Yamuna River, Cross the Danger level: People May also suffer from Monsoon Blues

Yamuna River, Cross the Danger level: People May also suffer from Monsoon Blues

The Yamuna River reached 208.08 metres on Wednesday, breaking the previous all-time high of 207.49 metres set 45 years ago in 1978. At 7 a.m. on Thursday, the Yamuna river in Delhi passed the 208-metre milestone and swelled to 208.46 metres. At 1 p.m. on Wednesday, the river broke the highest flood record. Heavy waterlogging was observed in low-lying regions near Kashmere Gate and at ITO as a result of the rise in Yamuna’s water level.

ITO is a major commuting route connecting east Delhi to central Delhi and Connaught Place. Chandgiram Akhada, Civil Lines, and the Nigam Bodh Ghat were also swamped as a result of the overflow. Homes and markets in Delhi have been flooded and many residents living near the river have been forced to move to the terrace with their belongings.

Kejriwal’s Appeal for Assistance

The potential impact on water supplies was emphasised by Chief Minister Arvind Kejriwal, who pledged that the water plants will restart operations once the Yamuna River receded.

The city’s water supply has been impacted by the growing flood scenario caused by the overflowing Yamuna river, which has prompted the closure of water treatment plants in Delhi. The government, led by Chief Minister Arvind Kejriwal, has taken proactive efforts to handle the problem and has asked the national government for quick aid. During this difficult period, residents must prioritise their safety and cooperate with authorities.

The problem necessitates immediate action, cooperation, and long-term solutions to avert future flooding and safeguard the citizens of Delhi.
Unfortunately, the aroma of fresh earth is not for everyone. Perhaps the romanticised version of rain is not how everyone perceives it. Perhaps rain does not make everyone happy. Sunshine is typically connected with joy, whilst rain can bring on depression. Many individuals complain about how the dark sky and rains make them feel tired and melancholy.

Monsoon Blues

Monsoon blues are a brief mood alteration or poor mood that some people experience in some parts of the world during the rainy season or monsoon period. This term is frequently used in areas where weather patterns change substantially over various seasons, resulting in protracted spells of rain and cloudy sky. Monsoon blues are often characterised by feelings of sadness, tiredness, or a loss of vitality.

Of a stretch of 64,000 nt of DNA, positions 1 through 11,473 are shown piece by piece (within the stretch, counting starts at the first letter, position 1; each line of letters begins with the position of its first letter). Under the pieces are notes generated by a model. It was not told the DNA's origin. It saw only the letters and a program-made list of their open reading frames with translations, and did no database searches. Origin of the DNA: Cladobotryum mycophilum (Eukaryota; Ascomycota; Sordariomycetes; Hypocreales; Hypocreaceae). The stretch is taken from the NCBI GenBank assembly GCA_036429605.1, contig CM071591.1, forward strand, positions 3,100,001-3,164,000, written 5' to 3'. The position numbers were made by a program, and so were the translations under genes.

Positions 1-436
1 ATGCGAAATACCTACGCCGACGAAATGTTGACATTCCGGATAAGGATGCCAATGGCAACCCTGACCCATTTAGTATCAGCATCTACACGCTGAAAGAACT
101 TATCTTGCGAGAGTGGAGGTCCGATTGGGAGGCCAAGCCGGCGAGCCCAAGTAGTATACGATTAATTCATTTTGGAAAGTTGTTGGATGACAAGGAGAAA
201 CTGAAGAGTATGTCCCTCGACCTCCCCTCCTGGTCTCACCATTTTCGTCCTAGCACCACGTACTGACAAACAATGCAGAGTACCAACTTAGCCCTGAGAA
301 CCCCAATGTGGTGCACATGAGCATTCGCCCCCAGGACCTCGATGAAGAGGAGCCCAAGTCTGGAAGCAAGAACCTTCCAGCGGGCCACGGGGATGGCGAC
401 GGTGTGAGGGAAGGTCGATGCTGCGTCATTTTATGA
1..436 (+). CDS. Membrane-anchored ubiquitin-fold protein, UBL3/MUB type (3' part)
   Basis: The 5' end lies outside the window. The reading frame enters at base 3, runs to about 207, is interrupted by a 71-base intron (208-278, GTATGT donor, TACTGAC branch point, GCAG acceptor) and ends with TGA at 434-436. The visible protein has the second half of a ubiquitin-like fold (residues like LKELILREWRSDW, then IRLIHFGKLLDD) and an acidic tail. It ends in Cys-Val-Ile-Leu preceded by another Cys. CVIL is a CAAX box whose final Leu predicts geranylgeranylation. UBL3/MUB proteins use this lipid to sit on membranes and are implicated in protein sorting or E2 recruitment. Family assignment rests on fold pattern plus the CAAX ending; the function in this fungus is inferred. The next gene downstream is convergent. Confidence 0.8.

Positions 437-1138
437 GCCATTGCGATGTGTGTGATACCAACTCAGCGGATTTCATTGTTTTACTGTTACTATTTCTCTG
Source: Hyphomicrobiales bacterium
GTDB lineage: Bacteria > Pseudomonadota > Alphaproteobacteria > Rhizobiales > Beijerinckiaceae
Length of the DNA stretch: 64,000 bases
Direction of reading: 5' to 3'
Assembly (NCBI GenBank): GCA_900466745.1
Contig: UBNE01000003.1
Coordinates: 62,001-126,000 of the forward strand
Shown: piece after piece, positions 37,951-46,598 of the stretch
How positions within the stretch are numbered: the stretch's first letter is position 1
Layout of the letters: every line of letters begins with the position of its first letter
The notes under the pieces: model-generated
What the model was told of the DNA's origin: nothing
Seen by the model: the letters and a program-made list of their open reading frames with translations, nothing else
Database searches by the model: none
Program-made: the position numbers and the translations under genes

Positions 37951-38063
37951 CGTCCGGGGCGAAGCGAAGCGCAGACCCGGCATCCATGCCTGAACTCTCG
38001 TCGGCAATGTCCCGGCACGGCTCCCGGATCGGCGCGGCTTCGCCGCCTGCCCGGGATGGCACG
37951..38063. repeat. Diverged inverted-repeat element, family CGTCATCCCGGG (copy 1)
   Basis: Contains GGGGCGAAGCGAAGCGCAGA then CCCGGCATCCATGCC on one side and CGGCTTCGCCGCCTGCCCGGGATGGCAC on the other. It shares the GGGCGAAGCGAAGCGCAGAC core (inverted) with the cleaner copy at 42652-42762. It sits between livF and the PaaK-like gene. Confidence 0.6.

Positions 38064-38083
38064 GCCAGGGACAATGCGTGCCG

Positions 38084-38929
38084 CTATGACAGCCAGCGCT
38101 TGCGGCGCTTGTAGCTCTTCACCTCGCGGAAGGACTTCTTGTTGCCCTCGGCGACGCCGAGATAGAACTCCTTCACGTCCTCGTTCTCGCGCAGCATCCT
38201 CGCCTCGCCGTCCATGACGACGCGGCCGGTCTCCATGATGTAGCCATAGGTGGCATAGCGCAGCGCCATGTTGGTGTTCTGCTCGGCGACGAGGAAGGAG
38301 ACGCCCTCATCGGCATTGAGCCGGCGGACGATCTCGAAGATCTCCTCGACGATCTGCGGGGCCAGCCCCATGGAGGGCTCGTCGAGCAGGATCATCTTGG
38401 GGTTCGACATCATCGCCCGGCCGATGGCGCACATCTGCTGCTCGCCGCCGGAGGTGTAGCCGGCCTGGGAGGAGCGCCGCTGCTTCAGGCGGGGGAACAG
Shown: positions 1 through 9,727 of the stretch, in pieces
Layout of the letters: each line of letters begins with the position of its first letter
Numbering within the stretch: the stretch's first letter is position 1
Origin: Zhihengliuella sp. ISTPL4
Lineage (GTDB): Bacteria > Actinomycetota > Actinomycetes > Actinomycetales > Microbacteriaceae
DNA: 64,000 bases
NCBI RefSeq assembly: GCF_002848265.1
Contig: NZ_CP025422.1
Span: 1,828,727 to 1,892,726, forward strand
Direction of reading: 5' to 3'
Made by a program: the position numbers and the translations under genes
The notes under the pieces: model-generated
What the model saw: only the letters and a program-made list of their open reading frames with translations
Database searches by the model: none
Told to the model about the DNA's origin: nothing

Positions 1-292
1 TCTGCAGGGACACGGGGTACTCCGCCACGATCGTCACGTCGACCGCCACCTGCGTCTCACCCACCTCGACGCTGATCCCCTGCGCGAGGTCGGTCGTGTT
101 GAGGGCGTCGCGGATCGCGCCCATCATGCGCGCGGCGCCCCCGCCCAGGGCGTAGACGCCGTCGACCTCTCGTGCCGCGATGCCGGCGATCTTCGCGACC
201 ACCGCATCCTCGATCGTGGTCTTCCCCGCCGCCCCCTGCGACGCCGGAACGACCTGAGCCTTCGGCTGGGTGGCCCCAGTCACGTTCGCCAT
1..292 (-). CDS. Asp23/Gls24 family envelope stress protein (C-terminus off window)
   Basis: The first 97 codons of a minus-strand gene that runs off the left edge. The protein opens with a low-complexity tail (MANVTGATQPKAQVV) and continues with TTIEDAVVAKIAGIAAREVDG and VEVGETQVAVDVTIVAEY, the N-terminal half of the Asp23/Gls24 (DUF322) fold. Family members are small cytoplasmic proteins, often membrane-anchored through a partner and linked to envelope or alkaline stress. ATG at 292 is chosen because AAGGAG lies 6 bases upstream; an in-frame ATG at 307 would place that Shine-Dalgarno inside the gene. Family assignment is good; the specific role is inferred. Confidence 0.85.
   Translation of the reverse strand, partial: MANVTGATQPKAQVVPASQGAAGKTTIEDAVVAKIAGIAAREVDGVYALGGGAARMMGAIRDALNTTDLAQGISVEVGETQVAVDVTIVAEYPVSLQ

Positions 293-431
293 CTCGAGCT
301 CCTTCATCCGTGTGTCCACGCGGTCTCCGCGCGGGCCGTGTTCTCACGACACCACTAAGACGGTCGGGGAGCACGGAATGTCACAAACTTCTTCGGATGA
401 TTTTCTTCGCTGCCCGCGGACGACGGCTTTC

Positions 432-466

While providing an exact number of people suffering from monsoon blues is difficult, it is a relatively common phenomenon in regions that experience pronounced seasonal changes, particularly in countries such as India, Bangladesh, Nepal, and parts of South-east Asia where the monsoon season is a significant part of the annual weather pattern. The severity of monsoon blues varies from person to person, and not everyone is afflicted equally. Some people may have modest symptoms, while others may be severely impacted, resulting in disorders such as seasonal affective disorder (SAD) or other forms of depression.

According to the latest news, Seasonal Affective Disorder affects around 10 million persons in India. SAD affects roughly 5% of people in the United States, and it normally lasts about 40% of the year. It is more prevalent in women than in men. SAD is associated with a biochemical imbalance in the brain caused by shorter daylight hours and less sunlight in the winter.

  • 1) Low mood or sadness: During the rainy season, feeling depressed, gloomy, or melancholy is a common symptom. Some people may struggle to keep a happy attitude or may feel emotionally tired.
  • 2) Lack of energy and motivation: During the monsoon season, energy levels and a sensation of weariness are frequent. Individuals may feel less inspired to engage in activities they normally love, and productivity may suffer as a result.
  • 3) Changes in sleep patterns: During the monsoon season, some people’s sleep patterns may shift. This can involve having difficulties falling asleep, having interrupted sleep, or having an increased desire to sleep excessively.